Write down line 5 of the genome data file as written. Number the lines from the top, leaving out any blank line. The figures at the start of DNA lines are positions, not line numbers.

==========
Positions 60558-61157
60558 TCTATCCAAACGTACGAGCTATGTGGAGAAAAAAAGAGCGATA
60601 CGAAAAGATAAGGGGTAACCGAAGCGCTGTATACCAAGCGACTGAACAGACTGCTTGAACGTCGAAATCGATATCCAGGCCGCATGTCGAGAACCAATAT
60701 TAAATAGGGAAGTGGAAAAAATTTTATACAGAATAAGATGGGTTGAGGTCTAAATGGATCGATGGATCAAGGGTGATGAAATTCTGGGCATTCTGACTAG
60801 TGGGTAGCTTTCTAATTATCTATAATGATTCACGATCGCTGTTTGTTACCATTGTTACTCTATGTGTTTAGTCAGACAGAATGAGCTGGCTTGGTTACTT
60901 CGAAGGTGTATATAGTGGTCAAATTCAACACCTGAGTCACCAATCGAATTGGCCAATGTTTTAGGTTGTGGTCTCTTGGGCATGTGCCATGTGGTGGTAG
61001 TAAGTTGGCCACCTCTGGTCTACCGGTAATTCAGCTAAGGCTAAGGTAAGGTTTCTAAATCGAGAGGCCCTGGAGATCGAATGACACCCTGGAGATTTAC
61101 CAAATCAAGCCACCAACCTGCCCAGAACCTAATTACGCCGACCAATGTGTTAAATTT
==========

60801 TGGGTAGCTTTCTAATTATCTATAATGATTCACGATCGCTGTTTGTTACCATTGTTACTCTATGTGTTTAGTCAGACAGAATGAGCTGGCTTGGTTACTT